Data Archiving, Purging and Retrieval Methods for Enterprises


Enterprise growth leads to information explosion and vice versa. With various types of archiving, purging and retrieval methods available, the question becomes, ‘what are the advantages/disadvantages in archiving and purging data.’ Read on to learn the pros and cons of the different methods.

Data Growth

Enterprise growth leads to information explosion and vice versa. Corporations
never used to see such great amounts of data flow. They used to handle and
process data in only Kilobytes and Megabytes; now, almost all of the companies
are starting to handling gigabytes
and terabytes of data. Retaining
current and historical data is inevitable, whether it is a data warehouse, Online
Transaction Processing data, data from a decision support system or from an
application.

Significance of Archiving and Purging Data

There are many advantages in archiving and purging data. It helps your
current OLTP or application to perform faster. When archiving into NAS or tape
storage, the current OLTP or application doesn’t require more storage. Archive
and purge processes usually happen at night or on weekends so that it does not
take up resources during business hours.

How Much Data Should I Keep?

The amount of data that is required to be kept depends on the industry you
are in and the company and government policies. Some companies keep records
safe from the day the company started and others keep records for 7, 10, or 15
years and so on. This is driven by compliance or tax related policies or just
company policies.

What Data Should We Keep?

The question "What data should we keep?" arises when you decide to
archive. Before deciding what data should be archived, we need to analyze
different criteria. For example:

a. Massive amounts of data will drag the current
application’s performance. Is it possible to separate actively used data and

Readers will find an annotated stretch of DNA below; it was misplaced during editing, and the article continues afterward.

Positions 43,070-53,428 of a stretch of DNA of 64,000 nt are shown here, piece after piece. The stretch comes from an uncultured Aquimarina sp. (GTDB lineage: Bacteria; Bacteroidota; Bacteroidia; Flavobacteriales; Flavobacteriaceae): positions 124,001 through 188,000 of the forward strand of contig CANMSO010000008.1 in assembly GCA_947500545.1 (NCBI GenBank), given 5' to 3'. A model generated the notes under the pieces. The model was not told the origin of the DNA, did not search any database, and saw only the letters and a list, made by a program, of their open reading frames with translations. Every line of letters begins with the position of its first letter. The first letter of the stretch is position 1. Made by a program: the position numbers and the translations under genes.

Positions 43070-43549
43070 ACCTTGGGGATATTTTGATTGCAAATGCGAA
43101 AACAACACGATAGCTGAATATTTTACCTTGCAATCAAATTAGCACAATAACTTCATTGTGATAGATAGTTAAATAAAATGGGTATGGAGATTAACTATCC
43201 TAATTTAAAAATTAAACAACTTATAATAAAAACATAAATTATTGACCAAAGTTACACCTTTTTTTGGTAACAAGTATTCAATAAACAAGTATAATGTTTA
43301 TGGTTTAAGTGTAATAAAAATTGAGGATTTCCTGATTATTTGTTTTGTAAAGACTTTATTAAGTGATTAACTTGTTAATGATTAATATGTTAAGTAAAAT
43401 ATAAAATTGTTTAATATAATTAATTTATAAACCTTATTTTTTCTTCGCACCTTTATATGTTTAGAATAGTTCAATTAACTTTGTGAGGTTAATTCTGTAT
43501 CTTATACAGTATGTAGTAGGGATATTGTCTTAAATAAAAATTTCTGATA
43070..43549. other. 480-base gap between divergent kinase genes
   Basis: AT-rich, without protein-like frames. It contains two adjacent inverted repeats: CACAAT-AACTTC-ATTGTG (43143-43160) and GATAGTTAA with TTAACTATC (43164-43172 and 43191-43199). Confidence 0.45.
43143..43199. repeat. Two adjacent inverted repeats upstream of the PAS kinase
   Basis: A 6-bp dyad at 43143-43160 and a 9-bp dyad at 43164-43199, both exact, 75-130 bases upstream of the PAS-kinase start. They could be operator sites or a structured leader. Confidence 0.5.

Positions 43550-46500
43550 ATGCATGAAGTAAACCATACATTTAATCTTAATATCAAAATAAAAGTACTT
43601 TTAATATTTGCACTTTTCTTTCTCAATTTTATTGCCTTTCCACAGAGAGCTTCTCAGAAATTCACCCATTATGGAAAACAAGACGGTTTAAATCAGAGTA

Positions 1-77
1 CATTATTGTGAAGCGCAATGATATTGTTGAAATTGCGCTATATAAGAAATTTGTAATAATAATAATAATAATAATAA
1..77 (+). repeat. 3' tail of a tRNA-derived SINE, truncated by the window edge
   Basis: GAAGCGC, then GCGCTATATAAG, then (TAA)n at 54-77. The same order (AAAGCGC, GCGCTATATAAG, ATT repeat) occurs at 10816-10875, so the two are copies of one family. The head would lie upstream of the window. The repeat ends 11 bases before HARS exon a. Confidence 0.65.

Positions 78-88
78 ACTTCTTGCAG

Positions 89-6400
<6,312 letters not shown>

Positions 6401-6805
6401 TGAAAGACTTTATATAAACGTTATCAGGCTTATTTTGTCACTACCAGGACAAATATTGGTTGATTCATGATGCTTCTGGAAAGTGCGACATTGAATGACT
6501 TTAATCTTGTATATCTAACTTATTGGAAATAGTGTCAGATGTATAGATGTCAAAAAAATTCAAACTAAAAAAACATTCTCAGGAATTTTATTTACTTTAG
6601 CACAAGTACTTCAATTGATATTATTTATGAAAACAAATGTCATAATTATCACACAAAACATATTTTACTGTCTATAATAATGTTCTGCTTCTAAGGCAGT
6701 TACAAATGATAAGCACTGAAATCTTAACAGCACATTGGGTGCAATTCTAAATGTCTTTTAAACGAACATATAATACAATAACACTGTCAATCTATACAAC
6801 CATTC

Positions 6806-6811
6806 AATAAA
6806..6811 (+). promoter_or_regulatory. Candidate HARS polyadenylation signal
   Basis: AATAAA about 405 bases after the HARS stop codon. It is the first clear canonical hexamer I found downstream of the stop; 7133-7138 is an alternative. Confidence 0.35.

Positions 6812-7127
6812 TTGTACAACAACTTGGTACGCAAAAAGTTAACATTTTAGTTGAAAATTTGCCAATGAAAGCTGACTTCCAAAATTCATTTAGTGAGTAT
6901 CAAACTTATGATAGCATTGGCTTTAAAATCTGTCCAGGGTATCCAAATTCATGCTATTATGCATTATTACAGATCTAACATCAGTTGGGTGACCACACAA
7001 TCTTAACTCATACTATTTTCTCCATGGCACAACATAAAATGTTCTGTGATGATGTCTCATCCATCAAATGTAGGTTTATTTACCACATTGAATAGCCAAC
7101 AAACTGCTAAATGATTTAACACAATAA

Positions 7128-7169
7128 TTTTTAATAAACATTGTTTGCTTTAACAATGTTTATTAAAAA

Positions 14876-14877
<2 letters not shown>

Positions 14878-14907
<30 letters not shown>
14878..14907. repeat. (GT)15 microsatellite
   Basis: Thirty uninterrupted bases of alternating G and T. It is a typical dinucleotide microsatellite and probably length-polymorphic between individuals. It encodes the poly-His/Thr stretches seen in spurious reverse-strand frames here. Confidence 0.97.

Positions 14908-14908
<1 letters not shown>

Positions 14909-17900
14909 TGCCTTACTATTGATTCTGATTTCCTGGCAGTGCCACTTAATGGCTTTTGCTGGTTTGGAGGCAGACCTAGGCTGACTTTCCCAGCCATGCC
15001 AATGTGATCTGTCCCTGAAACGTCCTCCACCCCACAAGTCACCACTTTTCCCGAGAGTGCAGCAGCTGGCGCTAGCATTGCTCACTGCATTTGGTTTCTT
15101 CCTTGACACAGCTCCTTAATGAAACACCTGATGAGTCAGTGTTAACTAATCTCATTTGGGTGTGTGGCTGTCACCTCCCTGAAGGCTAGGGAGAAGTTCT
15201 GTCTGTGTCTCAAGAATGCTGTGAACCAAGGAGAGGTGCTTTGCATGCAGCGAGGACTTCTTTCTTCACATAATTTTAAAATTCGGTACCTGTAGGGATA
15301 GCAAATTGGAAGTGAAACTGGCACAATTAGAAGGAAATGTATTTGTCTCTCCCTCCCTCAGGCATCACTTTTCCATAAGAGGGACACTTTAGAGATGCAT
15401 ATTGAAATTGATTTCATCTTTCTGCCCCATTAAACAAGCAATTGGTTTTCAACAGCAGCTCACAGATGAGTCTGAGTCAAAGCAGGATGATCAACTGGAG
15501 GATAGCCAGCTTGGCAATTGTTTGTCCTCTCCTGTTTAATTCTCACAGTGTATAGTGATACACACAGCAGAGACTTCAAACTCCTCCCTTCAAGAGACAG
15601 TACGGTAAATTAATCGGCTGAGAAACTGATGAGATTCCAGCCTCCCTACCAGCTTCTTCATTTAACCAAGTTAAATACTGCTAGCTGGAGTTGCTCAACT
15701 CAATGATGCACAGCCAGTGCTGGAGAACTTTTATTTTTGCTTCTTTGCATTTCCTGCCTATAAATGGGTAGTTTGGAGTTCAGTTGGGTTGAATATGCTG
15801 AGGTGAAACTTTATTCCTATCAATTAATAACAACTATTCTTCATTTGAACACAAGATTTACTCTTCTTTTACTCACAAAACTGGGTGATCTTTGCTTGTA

infrequently used data.

b. If we do separate the infrequently used data, we
need to decide how often it needs to be retrieved. Should that data be kept in
the current application or moved somewhere?

c. If we move the infrequently used data to another
line of storage, how long will it take take retrieve them?

d. Should we move the archived data to an offsite
location?

e. Is the data being stored for mere retrieval in
case of recovery from a disaster?

f. Should we just archive old data based on month
or quarter or semi-annual?

Ground work

Separation of active, less active and inactive data is essential when it
comes to archiving and purging. There is always cost, performance and design
effort attached to it. Additional man-hours, storage, hardware or third party
vendor costs are associated with archiving; it is the necessary spending to
improve performance and secure the data. Without determining what to archive,
you cannot archive the data. Even if you do archive such data, it just occupies
too much space.

How to Separate Data?

No matter what kind of data you have, the only way you can separate active
data from the infrequently used data is by monitoring the data access. Most of
the RDBMS that we use now have some kind of tool to monitor the activity of the
data. If your data is not in relational form, then either you need to create an
application to monitor the data or you need to buy vendor products to monitor
the data to separate the active and infrequently used data.

How Frequent Should I Archive and Purge?

Depending on the amount of data flow in your application, you can archive
monthly data, weekly data, quarterly or semi annually, etc. Again, it all comes
down to what is being used most. One archive process in one application will
not be the same for another application. Some applications do not require an
archive at all while others need partial or complete archives. It is not
necessary to have both archive and purge on the same schedule. Purging may be
slower on certain systems, so it can be run quite often. Make sure that your
purge and archive process is scheduled only during off hours, during the nighttime